Blame Congress, not Medtronic, for uncompetitive U.S. tax code.
Under a much-discussed merger agreement, a notable medical-device manufacturer now based in Fridley will move its “executive” headquarters to Ireland, while top executives remain at “operational” headquarters in the Twin Cities. The Minnesota firm’s merger partner started doing business in Bermuda but is now incorporated on the Emerald Isle. Its operational base, though, is in Massachusetts.
A bit confused? Welcome to the wide world of “inversions,” where U.S. companies trying to escape one of the highest corporate tax rates in the world go abroad in search of reduced tax exposure through overseas mergers. The losers in this equation are the individual taxpayers and businesses that are left behind and facing a bigger share of the federal tax bill.
Do not read that last sentence as a full-throated indictment of Medtronic, the largest multinational U.S. company to go the inversion route in its planned $42.9 billion merger with Dublin-based Covidien PLC. Presuming the merger makes strategic sense and the price is right, publicly held Medtronic is doing exactly what it should do to maximize shareholder value.
The iconic Minnesota company currently has $14 billion in profits left abroad — so-called “trapped cash” — from its non-U.S. subsidiaries. The money is intentionally trapped, as Star Tribune business columnist Lee Schafer described in a June 17 column, because Medtronic and other responsible multinational companies try to keep their tax exposure as low as possible.
The firm could bring that money back to the United States, but such a repatriation would face the U.S. tax rate of 35 percent — minus the lower tax bill already paid overseas.
Instead, by merging with Covidien and becoming an Irish company in the eyes of the Internal Revenue Service, Medtronic would gain access to the new company’s expected $2 billion in annual cash flow and only pay Ireland’s 12.5 percent corporate tax on that money.
No doubt in part to quiet inversion critics, CEO Omar Ishrak has pledged that after the deal, the company intends to invest $10 billion more than previously planned in the United States in the next decade. How? By using newly freed-up cash-flow from Ireland.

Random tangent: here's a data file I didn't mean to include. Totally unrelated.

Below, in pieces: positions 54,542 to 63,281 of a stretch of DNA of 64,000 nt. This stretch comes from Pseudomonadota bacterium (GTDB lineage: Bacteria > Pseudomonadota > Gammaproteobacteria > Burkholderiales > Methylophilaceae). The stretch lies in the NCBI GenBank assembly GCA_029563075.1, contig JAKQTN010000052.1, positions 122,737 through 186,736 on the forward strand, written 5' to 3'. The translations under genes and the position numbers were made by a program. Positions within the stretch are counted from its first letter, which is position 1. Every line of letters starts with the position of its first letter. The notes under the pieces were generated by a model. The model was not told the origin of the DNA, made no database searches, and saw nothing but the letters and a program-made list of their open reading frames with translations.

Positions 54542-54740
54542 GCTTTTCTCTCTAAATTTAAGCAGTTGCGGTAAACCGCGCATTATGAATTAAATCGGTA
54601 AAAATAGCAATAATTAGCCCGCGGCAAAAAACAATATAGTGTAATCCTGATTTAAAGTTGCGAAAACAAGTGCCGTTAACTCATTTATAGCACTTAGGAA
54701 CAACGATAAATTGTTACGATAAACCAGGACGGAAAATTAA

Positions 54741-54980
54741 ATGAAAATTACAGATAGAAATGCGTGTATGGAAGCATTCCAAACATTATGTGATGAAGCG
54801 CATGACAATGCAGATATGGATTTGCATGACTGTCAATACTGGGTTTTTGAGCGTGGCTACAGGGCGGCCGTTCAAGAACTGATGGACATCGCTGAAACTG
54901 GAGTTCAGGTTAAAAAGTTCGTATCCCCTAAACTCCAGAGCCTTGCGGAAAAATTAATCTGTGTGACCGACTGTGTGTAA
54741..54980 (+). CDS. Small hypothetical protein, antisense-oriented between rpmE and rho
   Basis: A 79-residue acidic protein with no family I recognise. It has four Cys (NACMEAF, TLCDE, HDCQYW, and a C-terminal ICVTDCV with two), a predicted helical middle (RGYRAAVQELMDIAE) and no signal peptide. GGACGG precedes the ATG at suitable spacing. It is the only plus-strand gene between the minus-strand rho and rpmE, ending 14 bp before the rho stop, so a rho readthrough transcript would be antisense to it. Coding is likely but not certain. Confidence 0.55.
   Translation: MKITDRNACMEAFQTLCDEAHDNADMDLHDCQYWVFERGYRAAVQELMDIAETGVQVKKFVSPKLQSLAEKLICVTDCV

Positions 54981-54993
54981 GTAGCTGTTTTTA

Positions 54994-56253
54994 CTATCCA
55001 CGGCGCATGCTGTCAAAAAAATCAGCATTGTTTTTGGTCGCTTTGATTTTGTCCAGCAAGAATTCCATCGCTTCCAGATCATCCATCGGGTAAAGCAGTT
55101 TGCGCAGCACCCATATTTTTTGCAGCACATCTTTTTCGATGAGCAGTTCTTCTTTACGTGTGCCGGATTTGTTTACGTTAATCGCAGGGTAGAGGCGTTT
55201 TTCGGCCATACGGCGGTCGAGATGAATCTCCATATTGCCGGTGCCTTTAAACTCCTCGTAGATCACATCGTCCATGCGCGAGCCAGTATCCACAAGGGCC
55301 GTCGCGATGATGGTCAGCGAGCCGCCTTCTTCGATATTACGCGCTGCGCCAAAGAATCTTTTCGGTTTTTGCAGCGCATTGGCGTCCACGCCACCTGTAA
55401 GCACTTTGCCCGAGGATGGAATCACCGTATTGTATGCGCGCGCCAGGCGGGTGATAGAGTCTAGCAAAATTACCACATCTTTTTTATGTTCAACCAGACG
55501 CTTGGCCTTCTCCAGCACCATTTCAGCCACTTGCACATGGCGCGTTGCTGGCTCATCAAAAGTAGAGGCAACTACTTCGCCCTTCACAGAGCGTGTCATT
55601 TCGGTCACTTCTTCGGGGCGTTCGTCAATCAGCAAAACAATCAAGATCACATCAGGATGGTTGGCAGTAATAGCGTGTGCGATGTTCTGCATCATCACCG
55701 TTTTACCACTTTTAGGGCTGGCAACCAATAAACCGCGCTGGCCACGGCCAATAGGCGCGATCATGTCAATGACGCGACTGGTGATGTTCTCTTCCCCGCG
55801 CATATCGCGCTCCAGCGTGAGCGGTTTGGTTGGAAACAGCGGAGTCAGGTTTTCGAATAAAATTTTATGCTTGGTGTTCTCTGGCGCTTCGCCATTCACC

Ishrak, who plans to remain in the Twin Cities, also has promised that Medtronic intends to add 1,000 jobs in Minnesota over the next five years.
It’s worth noting that Medtronic traditionally has used every possible tax advantage available and that it now pays a global effective tax rate of 17.3 percent of pretax income, while it would save only a percentage point or two with the merger. The spread in several other inversion deals completed or contemplated in recent years has been much larger.
So what would the Medtronic-Covidien merger cost the United States in the long term? It’s unclear, but at the very least this country loses a Fortune 500 headquarters and any IRS claim on the new cash flow generated by the merged company.
There is little reason to doubt Ishrak’s promised $10 billion in additional investment, given that the United States remains the global leader in medical technology and innovation. Presuming he remains in the top job at Medtronic, he’ll also no doubt make good on his Minnesota job-growth pledge.
Meanwhile, other U.S. firms likely will look abroad in search of merger partners and lower tax rates. As the inversion exodus continues, of course, our representatives in Congress will turn up the volume on their bipartisan call for tax reform — likely without bipartisan agreement on what reform should look like.
The last U.S. tax overhaul took place in 1986, and in the meantime other countries — including Ireland — have succeeded in lowering corporate tax rates in ways that make them more competitive. In a global economy in which technology and international law allow multinational companies to look for the best possible haven, the United States is a high-tax outlier.
Minnesota Democratic U.S. Sens. Amy Klobuchar and Al Franken are cosponsors of the STOP Corporate Inversions Act of 2014, which could effectively kill the Medtronic-Covidien deal. In the House, Republican U.S. Rep. Erik Paulsen has said the proposed merger is the result of a “broken tax code.”
A decade ago, Congress addressed the “trapped cash” problem with a special tax holiday on repatriated earnings. That one-time strategy could be used again, but it would do nothing to modernize the tax code or to reduce the level of uncertainty about the future. Instead, Congress should be focused on a revenue-neutral revamp of the tax code that would make the United States more competitive worldwide.
Given our current political environment, one could justify skepticism that significant legislation is on the horizon. In the meantime, raise a pint of Guinness to the only real clear winner in the latest inversion foray — Ireland.
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